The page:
Hawkeyes' halftime mood? 'Wasn't a whole lot of talking'

Andrew Logue
Iowa Hawkeyes quarterback C.J. Beathard (16) gestures while under center Austin Blythe (63) against the Pittsburgh Panthers during the third quarter at Heinz Field. The Hawkeyes won 24-20.

PITTSBURGH - A switch at quarterback did more than revive Iowa's lackluster offense.

It saved the defense.

Everyone will remember C.J. Beathard coming off the bench Saturday and leading the Hawkeyes to a 24-20 come-from-behind victory over Pittsburgh.

What some may forget is how the Panthers completely owned the first half, especially the second quarter.

"We were getting worked pretty good in that first half," Iowa coach Kirk Ferentz said. "I can't remember getting worked like that.

"Pretty much whatever they wanted to do, they did."

Pittsburgh not only built a 17-7 lead, it held a 19:14-to-10:46 edge in time of possession and outgained the Hawkeyes 262 yards to 128.

The Panthers highlighted their dominance with an 18-play, 75-yard drive that chewed 9:42 off the clock, culminating in a 1-yard touchdown run by James Conner.

"There wasn't a whole lot of talking," senior safety John Lowdermilk said of the halftime mood. "We didn't make a lot of adjustments.

"We just had to come out and be more physical, because we were getting beat up."

Things nearly got worse, before getting better.

Pittsburgh opened the third quarter by driving to Iowa's 36-yard line, but had to punt.

"We kept fighting, and we stayed together," safety Jordan Lomax said. "We knew if we could get the ball back in the offense's hands, they would perform and produce."

Beathard replaced starting quarterback Jake Rudock, and led the Hawkeyes on a nifty 94-yard touchdown drive. Suddenly, Iowa was pushing back.

"Confidence might have been a little down," Lowdermilk said. "In the second half, we came out extremely aggressive and physical."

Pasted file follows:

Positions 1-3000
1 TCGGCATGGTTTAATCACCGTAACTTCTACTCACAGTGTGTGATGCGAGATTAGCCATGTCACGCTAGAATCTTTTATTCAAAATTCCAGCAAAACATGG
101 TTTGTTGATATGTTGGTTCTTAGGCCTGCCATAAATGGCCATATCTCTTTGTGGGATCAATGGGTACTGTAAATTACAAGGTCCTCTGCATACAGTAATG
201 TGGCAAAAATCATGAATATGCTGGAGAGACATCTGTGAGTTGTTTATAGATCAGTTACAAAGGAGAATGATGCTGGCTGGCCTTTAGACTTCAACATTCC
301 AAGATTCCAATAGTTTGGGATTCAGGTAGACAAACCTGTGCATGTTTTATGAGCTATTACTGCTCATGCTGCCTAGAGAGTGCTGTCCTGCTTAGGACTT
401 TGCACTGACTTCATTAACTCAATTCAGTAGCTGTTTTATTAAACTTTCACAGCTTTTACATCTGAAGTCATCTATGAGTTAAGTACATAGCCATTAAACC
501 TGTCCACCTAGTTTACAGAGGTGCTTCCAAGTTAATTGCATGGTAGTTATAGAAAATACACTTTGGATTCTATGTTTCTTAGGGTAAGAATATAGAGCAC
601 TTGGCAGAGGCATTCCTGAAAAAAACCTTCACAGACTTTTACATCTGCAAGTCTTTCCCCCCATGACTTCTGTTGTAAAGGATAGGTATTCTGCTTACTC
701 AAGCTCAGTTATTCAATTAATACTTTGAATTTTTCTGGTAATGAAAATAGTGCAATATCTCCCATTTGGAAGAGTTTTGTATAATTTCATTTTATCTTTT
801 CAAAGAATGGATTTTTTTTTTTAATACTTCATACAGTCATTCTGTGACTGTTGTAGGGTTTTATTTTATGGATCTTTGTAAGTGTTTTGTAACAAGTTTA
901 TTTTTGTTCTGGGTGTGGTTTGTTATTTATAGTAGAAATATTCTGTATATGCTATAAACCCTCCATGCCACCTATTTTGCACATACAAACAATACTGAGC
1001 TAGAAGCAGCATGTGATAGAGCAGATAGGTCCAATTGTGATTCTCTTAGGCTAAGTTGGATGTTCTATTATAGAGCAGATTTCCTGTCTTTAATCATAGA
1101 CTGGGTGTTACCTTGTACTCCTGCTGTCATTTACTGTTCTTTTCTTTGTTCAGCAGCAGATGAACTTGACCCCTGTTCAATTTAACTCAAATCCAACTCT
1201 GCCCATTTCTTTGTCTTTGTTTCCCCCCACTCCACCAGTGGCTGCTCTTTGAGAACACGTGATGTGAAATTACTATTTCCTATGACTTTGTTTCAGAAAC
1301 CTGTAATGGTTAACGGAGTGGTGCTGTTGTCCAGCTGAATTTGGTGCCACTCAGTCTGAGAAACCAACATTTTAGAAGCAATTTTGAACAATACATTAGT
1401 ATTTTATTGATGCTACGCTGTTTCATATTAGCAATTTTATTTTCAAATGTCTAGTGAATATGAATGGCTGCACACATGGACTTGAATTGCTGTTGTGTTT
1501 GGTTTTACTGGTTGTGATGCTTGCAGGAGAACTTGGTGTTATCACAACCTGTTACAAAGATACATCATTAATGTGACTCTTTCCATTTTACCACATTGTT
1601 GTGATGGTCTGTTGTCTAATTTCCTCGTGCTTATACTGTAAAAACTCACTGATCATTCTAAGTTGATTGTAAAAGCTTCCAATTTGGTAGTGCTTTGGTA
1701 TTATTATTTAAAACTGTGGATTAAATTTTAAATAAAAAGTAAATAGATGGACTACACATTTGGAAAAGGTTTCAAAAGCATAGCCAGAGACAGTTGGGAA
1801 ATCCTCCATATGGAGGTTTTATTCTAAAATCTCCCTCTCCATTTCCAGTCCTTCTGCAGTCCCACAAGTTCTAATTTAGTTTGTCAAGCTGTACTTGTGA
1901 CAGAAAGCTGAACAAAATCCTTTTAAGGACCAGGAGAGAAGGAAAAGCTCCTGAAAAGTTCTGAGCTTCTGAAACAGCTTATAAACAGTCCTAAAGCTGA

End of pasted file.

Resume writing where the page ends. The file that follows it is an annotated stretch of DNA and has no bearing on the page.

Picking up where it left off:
The Panthers managed just seven first downs in the final 30 minutes and were held to three points, coming on a third-quarter field goal.

Beathard was a catalyst in the momentum shift, but the defense contributed.

The front seven did a better job of shedding blockers. Lowdermilk anchored the secondary with nine tackles before halftime, but made just two after the break.

It also helped to have Lomax on the field. He was forced to sit out the first and second quarter after being called for a second-half targeting penalty a week earlier against Iowa State.

"I was really anxious to get back out there," Lomax said. "I had to make the best out of the situation.

"I was paying attention to Pitt's offense, trying to see what they were running and what big plays hurt us."

When Pittsburgh was driving late in the fourth quarter, with a chance to retake the lead, cornerback Greg Mabin broke up third- and fourth-down passes to Tyler Boyd.

Anthony Gair, Lomax's backup who started the first half, secured the game-clinching interception as time expired.

"All we wanted to do in the second half was come out and do exactly what we did in the first half," Boyd said. "It just didn't go our way."